Guitarist/vocalist George McConnell doesn’t waste any time in letting you know that he and The Nonchalants mean business on Cheers Sports Fans! “Take Me to the Show” leads off with all the thunder of vintage Who at Leeds. From there, Cheers offers everything from moments of raggedy-ass Exile-style grittiness (“A Thousand Things”) to midnight gasoline shimmer (“Burn In Flames”) to bar-slamming swagger (“Kill The Man”) and wistful stagger (“Grinning Mischievously”). “Bay Of Scorn” has the acoustic-electric yin-yang of a cool old Grin tune, while “Black Mamba” is sheer grease. If John Sebastian and Taj Mahal spent an afternoon together hangin’ on the riverbank, then it would sound just like “Whistlin’ Fishin’ Blues.” And “Oldsmobile Blues” is one of those had-to-be-the-album-closer tunes à la the Stones’ “Moonlight Mile.” This is the sound of a talented man in a good place in life. Cheers to you, George. –Brian Robbins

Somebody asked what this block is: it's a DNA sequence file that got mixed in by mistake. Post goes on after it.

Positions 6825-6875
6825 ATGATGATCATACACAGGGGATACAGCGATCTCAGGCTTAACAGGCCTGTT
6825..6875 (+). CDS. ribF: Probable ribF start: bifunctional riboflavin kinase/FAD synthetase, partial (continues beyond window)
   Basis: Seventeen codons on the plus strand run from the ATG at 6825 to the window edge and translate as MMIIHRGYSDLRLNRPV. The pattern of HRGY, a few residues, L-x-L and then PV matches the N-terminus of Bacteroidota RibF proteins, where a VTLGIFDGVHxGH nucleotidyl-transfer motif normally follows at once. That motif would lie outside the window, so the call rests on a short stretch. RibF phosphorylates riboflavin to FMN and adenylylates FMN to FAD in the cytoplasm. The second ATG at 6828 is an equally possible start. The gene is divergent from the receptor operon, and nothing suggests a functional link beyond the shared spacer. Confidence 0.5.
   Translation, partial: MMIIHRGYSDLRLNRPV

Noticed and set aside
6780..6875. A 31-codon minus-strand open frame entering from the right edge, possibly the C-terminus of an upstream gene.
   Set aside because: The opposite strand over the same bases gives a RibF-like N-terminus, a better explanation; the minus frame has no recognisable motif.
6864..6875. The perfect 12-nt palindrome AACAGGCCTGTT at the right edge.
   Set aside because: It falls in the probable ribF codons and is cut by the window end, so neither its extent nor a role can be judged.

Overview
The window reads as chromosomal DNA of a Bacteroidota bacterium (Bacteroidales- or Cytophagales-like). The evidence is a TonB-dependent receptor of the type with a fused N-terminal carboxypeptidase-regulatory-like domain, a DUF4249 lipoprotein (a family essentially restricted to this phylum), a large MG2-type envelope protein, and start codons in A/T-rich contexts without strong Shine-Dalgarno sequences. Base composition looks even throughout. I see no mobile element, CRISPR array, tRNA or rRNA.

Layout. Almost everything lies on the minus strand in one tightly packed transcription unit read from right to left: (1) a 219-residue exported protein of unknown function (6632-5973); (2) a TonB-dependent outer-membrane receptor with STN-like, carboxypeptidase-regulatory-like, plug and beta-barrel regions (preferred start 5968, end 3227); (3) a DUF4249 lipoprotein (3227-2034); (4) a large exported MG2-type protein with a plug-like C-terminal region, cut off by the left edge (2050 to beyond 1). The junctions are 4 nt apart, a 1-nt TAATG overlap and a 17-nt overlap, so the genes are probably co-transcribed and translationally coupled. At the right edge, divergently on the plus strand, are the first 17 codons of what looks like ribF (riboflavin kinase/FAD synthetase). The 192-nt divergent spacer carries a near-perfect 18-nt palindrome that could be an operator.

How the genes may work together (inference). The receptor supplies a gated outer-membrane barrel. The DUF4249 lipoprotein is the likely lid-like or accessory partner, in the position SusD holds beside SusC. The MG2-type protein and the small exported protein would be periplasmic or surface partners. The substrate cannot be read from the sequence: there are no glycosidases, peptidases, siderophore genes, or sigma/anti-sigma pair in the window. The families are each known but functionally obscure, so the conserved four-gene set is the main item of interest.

George McConnell’s Singles Only is just what it says: a collection of the singles the veteran guitarist has made available on his website as A- and B-sided “virtual 45s.” Of course, we dinosaurs who actually lived the days of the little black records with the big ol’ holes in the middle of them will remember that the b-sides were usually thought of as the weaker tracks that sometimes didn’t ever see the light of day on an album … but often turned out to be hidden treasures. As far as Singles Only goes, forget about the As and Bs – the good ones are good and that’s it.
Though he’s been making music for the better part of 25 years, George McConnell has just now released his very first solo album, titled Singles Only. Through a series of records and years of touring with Beanland, Kudzu Kings and Widespread Panic, the Mississippi-bred guitarist has been showing glimpses of his songwriting skills all these years, with influences ranging from R&B to country. We hear that here as well. “In Walked You” is a delicious mid-tempo R&B groove, while “Mr. Cropper” is an unapologetic tribute to Memphis soul.